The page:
Procedural Blending and Annalist

From Graham Klyne

On Friday 9 October, Iris Garrelfs and Graham Klyne attended a “Linked Music Hackathon” at Goldsmith’s University.  The event was organised by Kevin Paige and David Weigl under the auspices of the Semantic Media projects SLICKMEM (Semantic 
Linking 
and 
Integration
 of 
Content,
 Knowledge
 and
 Metadata
 in Early 
Music) and SLoBR (Semantic Linking of BBC Radio).  The event brought together those with a shared passion for music and the data that describes it.

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We used the meeting to talk about Iris’ Procedural Blending (PB) model, and were able to make good progress on reconciling the model’s goal of providing a framework for discourse about creative processes with more mundane issues of establishing consistency of usage in more formal data descriptions.  In the end, we created some separation between purely structural elements of the model, and others that capture aspects of the creative process.

An updated representation of the Procedural Blending model is captured in the Annalist collection describing Iris’ Smoke project and soundtrack. The original notions of “input”, “blend node” and “output” from Iris’ thesis are retained, with the additional concept “procedural node” added [click here for more] to allow mechanical yet vital connecting elements of the process to be represented consistently within the data description.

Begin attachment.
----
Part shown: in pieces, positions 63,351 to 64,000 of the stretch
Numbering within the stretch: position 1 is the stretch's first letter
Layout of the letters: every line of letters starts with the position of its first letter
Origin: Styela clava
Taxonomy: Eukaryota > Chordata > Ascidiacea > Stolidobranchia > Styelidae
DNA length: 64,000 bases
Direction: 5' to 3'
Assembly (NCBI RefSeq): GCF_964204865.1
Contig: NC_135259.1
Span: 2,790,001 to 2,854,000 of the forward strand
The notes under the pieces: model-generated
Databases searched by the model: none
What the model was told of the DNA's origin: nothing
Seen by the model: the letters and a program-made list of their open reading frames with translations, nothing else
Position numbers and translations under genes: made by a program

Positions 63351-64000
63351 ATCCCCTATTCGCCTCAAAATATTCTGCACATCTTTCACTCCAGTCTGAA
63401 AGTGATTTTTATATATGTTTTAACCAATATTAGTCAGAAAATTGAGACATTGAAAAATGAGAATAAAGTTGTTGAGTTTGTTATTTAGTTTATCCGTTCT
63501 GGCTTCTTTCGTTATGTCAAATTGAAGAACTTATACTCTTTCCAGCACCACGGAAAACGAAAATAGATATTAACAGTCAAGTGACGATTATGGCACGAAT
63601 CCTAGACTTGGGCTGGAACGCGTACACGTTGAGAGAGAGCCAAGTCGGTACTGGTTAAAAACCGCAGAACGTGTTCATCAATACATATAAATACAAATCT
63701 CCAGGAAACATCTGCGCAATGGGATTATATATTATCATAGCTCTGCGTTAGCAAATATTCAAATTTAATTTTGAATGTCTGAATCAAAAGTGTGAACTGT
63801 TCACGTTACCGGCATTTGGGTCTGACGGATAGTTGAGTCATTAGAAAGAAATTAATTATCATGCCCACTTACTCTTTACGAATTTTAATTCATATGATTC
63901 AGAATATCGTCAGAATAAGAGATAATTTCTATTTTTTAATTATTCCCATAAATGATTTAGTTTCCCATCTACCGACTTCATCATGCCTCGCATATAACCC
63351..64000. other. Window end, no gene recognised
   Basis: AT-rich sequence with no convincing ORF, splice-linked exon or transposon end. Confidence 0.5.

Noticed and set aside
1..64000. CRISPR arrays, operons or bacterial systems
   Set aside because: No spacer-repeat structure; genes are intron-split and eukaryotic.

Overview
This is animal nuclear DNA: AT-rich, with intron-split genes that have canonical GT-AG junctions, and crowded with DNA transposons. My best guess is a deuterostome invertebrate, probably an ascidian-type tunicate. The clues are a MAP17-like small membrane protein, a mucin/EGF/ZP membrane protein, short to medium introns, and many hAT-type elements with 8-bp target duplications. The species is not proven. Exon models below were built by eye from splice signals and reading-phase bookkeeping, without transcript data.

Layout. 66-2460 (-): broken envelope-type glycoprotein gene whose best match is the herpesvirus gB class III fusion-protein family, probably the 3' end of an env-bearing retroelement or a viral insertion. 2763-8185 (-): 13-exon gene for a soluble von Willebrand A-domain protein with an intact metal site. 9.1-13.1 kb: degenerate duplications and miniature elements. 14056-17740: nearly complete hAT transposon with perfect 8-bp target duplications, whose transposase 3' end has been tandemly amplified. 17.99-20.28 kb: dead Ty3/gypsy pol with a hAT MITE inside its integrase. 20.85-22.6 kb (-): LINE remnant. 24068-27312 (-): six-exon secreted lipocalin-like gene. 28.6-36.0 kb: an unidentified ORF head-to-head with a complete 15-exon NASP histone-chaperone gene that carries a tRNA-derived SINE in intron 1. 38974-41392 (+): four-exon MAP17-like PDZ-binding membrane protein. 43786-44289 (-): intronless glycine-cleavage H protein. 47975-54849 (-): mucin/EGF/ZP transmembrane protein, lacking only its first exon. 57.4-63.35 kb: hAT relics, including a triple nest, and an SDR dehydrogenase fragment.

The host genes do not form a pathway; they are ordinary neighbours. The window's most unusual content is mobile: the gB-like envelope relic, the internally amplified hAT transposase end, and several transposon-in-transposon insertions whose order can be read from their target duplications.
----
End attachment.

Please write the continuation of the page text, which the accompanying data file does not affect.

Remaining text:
ip_op_hirarchy2A blend node in this system represents a step where key creative decisions are made, where several lines blend into one. By comparison, a procedural node may not embody any actual (creative) decision making. The structural hierarchy is depicted in the diagram to the left.

Over the coming weeks, we shall be adding a Procedural Blending description based on these elements to the Annalist data collection describing the creation of the Smoke project. We will also begin to compare the PB model with PROV.

Iris Garrelfs is a sound artist and researcher at the University of the Arts, London where she is exploring process in sound arts practice. As a member of CREAM (Collaboration for Research Enhancement by Active Metadata), she also is a visiting academic at the University of Southampton.

One comment on “Procedural Blending and Annalist
  1. Thanks for this Graham! I just wanted to add that I very much enjoyed the process of clarifying meanings by mapping a creative “workflow” onto data descriptions!

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